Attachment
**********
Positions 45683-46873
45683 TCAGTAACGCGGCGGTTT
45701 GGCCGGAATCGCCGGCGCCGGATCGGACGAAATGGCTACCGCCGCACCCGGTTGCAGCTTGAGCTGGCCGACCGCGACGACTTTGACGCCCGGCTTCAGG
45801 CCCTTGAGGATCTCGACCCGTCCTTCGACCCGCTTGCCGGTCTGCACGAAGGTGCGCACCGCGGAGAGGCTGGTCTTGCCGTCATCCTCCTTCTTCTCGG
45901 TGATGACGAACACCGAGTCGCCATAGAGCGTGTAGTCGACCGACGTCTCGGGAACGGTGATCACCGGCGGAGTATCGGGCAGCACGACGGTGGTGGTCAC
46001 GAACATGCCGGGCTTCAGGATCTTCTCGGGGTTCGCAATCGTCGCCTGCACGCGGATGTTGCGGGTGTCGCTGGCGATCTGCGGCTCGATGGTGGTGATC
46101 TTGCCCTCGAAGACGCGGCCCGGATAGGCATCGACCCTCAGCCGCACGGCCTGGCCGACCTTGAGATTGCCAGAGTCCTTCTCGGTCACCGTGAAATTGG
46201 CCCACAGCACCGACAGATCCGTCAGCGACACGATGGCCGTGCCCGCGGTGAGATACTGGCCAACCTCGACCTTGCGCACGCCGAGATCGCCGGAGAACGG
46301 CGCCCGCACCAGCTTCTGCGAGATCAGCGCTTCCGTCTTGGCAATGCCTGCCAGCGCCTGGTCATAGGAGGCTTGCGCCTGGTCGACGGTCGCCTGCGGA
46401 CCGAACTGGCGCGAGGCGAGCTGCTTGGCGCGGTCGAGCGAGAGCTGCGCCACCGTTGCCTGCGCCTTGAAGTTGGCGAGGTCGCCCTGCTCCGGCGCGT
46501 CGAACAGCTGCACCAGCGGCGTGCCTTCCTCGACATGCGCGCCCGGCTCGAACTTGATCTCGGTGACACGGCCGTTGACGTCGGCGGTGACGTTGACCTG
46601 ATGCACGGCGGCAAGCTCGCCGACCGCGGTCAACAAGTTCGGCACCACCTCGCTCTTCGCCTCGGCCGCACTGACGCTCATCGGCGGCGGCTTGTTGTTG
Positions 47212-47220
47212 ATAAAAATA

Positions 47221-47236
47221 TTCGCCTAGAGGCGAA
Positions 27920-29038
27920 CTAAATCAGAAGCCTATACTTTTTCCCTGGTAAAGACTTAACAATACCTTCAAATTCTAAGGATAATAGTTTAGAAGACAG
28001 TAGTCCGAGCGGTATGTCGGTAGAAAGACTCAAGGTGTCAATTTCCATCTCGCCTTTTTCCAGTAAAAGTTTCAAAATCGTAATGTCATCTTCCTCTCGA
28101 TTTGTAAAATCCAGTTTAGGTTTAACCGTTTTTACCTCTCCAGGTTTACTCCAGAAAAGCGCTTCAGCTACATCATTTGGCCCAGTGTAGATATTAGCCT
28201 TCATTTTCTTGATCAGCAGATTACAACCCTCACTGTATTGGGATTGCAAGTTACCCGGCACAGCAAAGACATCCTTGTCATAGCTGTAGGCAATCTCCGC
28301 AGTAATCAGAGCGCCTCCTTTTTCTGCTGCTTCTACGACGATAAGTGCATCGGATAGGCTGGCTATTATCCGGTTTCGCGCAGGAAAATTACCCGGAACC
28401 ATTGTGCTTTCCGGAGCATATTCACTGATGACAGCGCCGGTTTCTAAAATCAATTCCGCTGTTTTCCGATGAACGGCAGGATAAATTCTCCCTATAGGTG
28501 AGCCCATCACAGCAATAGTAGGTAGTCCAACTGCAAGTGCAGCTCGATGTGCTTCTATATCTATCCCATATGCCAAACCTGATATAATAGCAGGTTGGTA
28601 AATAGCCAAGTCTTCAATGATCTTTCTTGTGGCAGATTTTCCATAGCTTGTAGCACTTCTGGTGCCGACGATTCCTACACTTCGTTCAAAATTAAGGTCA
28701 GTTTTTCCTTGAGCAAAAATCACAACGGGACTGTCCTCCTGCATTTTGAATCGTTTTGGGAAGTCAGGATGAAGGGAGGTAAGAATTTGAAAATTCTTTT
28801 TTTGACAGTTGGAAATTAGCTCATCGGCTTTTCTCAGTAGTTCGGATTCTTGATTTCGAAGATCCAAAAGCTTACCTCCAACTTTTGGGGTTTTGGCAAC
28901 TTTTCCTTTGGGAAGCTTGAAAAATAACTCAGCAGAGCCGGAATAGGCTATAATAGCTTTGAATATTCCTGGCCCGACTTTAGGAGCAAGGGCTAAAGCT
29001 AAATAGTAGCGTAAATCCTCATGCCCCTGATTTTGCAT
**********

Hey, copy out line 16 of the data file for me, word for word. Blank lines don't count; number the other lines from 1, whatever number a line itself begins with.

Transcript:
47221 TTCGCCTAGAGGCGAA